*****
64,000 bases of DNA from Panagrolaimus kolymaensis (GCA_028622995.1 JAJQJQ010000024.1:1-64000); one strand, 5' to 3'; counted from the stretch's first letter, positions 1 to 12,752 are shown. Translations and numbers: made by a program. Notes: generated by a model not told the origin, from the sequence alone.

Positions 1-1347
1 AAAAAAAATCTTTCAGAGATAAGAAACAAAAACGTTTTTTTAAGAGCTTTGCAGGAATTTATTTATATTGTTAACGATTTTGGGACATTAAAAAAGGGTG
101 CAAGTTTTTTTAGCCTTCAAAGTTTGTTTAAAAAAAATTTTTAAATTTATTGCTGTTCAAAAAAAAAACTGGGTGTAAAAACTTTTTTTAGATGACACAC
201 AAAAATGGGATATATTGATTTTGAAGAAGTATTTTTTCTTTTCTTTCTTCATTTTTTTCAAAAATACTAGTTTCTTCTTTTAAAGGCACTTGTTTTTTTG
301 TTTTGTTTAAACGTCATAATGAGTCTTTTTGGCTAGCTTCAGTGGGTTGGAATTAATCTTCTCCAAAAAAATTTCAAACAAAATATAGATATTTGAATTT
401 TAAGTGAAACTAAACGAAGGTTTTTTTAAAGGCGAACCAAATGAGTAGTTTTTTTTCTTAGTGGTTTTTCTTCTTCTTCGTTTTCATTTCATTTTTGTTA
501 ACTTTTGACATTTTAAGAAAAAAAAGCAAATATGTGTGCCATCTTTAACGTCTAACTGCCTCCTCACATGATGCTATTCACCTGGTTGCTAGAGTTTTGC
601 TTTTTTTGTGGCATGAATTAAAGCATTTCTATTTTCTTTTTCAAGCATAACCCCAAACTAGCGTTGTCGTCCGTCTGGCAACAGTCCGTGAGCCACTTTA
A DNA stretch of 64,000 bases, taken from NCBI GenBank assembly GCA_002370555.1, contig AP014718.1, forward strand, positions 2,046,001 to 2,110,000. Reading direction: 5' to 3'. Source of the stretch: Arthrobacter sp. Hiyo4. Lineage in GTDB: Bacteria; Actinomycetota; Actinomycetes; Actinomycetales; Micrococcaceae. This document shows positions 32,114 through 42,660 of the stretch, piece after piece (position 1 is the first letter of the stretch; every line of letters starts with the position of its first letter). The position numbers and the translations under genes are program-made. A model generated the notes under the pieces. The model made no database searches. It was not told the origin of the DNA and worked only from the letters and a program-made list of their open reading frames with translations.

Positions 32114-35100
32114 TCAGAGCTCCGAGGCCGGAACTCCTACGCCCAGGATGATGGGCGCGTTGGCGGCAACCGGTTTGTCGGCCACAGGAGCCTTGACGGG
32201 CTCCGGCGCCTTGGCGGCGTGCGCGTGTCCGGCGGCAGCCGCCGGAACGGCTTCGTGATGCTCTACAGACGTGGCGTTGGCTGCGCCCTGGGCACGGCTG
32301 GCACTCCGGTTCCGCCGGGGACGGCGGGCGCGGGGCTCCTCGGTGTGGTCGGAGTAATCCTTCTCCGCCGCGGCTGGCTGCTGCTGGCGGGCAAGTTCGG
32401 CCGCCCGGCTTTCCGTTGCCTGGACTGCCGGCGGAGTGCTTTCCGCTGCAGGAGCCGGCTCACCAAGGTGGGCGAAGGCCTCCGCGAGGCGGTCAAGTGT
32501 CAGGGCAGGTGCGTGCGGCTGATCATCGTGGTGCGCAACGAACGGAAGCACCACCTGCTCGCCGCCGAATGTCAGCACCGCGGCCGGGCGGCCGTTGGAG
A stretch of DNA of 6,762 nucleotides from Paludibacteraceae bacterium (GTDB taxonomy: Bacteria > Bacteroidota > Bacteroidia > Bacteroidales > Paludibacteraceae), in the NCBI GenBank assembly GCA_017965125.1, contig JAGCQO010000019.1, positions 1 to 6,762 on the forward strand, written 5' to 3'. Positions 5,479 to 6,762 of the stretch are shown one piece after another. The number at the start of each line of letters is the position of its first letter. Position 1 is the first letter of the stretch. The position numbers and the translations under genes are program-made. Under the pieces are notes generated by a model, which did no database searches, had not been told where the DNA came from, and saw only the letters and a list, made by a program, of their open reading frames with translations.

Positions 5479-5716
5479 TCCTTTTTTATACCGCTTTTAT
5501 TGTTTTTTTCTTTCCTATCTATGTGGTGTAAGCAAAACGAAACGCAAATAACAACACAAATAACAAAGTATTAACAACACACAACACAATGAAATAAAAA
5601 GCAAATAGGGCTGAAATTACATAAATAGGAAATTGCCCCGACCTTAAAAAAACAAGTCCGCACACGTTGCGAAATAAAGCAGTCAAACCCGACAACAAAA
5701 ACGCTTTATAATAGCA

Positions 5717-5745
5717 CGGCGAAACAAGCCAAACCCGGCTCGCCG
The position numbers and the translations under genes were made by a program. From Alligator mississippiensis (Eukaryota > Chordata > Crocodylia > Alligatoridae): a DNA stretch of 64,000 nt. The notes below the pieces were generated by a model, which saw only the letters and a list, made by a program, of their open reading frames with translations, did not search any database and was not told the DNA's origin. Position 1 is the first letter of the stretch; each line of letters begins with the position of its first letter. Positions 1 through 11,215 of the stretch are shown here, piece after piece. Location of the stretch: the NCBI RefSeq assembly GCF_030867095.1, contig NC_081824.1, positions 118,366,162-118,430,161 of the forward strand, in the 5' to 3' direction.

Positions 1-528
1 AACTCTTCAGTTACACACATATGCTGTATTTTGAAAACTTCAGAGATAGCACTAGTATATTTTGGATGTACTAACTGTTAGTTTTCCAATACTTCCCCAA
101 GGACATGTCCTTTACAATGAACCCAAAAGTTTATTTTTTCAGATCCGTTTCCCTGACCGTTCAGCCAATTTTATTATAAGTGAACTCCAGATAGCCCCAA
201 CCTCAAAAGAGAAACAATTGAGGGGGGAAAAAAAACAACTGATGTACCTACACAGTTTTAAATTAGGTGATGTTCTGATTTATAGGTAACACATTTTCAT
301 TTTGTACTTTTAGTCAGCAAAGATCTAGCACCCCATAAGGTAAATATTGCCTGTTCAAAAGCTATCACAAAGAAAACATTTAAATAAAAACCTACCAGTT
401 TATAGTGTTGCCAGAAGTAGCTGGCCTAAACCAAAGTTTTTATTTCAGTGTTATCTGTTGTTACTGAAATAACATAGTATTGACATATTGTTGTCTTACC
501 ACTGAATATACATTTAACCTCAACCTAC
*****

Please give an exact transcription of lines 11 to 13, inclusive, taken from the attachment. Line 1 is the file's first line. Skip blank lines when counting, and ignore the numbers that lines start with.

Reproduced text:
Positions 32114-35100
32114 TCAGAGCTCCGAGGCCGGAACTCCTACGCCCAGGATGATGGGCGCGTTGGCGGCAACCGGTTTGTCGGCCACAGGAGCCTTGACGGG
32201 CTCCGGCGCCTTGGCGGCGTGCGCGTGTCCGGCGGCAGCCGCCGGAACGGCTTCGTGATGCTCTACAGACGTGGCGTTGGCTGCGCCCTGGGCACGGCTG